On first glance, the untrained eye may think a Bernese Mountain Dog is just a large Australian Shepherd. The Berners (as they are often referred to) stand 23 to 27 1/2 inches at the withers (top of shoulder), males being taller. They are slightly longer than they are tall, with sturdy bone structure and a full muscular body. They have striking tri-colored, moderately long, thick coats which requires no trimming. Distinctive rust colored markings appear over each eye and on the cheeks. Often they will possess a white marking on their chests in the form of an inverted cross.

Due to the nature of thier origins, Berners posses an amazing agility for their size. Their stride, whether walking or trotting, is balanced and almost poetic to behold.

The history of the Berners is very vague. Some believe they originated with a Mastiff type breed and were brought to Switzerland by the Romans approximately 2000 years ago. The Romans utilized these dogs to guard and drive herds. Today the breed remains a general purpose farm dog.

Near the end of the 19th century, the breed nearly became extinct. At that time, several Swiss dog breeders realized the good qualities of this native breed. They brought the dogs out of the isolated valleys and began promoting them. The breed was originally called Dürrbächler. Named so after the hamlet Dürrbach in Switzerland where the breed was being developed.

In 1907, after having been shown previously (1902 and 1904) several breeders in the region of Burgdof began promoting the pure breeding of the Berners. They founded the Schweizerische Dürrbach-Klub. The club was responsible for setting the first standard of traits each dog should possess. Eventually, due to the naming convention utilized for other native Swiss breeds, the name was changed to Berner Sennenhund. It was at this time the breed began finding recogniztion outside of its native Switzerland.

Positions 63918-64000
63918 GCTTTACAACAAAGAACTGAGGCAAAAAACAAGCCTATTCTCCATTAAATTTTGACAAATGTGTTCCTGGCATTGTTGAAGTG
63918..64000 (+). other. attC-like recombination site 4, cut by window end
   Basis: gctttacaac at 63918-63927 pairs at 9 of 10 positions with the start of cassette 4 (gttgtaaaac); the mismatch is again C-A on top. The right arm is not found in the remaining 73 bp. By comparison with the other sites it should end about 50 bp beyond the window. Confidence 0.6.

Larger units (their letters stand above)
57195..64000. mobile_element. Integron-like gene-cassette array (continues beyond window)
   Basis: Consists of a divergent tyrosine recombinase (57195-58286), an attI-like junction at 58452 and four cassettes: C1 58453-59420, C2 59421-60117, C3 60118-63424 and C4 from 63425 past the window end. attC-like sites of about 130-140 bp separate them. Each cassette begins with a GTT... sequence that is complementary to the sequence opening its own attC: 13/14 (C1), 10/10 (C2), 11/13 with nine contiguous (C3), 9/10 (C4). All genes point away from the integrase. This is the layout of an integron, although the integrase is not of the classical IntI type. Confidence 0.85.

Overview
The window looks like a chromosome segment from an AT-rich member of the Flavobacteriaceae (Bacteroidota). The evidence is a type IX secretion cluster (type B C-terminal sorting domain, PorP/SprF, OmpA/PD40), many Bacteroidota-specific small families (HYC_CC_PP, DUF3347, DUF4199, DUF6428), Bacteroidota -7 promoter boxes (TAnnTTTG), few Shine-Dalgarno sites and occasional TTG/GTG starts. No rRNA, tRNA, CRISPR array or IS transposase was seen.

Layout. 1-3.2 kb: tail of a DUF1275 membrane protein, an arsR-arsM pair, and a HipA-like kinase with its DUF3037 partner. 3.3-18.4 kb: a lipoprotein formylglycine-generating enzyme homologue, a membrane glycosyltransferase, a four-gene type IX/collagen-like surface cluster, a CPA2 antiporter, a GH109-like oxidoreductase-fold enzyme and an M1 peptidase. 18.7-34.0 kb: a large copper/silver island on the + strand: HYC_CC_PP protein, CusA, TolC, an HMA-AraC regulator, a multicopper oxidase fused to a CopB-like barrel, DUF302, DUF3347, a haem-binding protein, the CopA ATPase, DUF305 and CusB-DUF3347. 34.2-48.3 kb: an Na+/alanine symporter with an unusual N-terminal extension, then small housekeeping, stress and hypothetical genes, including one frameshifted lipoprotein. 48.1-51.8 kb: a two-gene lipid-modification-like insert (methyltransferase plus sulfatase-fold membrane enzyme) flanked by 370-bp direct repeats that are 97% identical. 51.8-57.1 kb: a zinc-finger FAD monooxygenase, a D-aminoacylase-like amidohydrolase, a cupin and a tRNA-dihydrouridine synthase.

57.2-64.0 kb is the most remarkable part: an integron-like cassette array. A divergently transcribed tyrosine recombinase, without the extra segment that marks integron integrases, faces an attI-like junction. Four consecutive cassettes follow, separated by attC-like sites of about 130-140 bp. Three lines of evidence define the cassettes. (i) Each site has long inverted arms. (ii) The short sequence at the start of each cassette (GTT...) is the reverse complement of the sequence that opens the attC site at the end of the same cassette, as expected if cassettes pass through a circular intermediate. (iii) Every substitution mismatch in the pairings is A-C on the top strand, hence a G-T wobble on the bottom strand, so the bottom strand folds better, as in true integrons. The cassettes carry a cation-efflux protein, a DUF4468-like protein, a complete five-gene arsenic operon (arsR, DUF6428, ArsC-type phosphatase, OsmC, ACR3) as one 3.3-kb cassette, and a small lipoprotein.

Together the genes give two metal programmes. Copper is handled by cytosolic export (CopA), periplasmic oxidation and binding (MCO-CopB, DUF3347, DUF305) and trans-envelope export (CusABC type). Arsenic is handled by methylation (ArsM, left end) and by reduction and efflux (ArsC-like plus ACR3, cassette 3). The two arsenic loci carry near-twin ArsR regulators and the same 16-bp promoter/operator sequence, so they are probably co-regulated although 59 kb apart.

It is believed the first pair of Berners were brought to the U.S. by a Kansas farmer named Isaac Scheiss. Mr. Scheiss tried, and failed, to have the breed recognized by the American Kennel Club (AKC). In 1937, after having imported his own pair, Glen Shadow of (Louisiana) and other Berners fanciers were finally successful in getting official AKC recognition for their beloved breed. His pair, Fridy v. Haslenbach and Quell v. Tiergarten were the first Berners registered in the U.S.

Though WWII had a significant impact on further import of Berners from Switzerland, the breed continued to grow in numbers and popularity. After the war import and registration continued. In 1968 the Bernese Mountain Dog Club of America was founded.

Berners are good-natured, hard working, and hardy dogs. They are great, faithful family companions, though they can be shy around strangers. These dogs are considered excellent around a farm because they enjoy working, but do not have the aggressiveness to chase livestock that other breeds possess. Some of the health problems this breed is prone to are hypothyroidism, hip and elbow displasia, entropia and ectropia, and degenerative joint problems.

Information above was gathered in part at the following websites:

Log in or registerto write something here or to contact authors.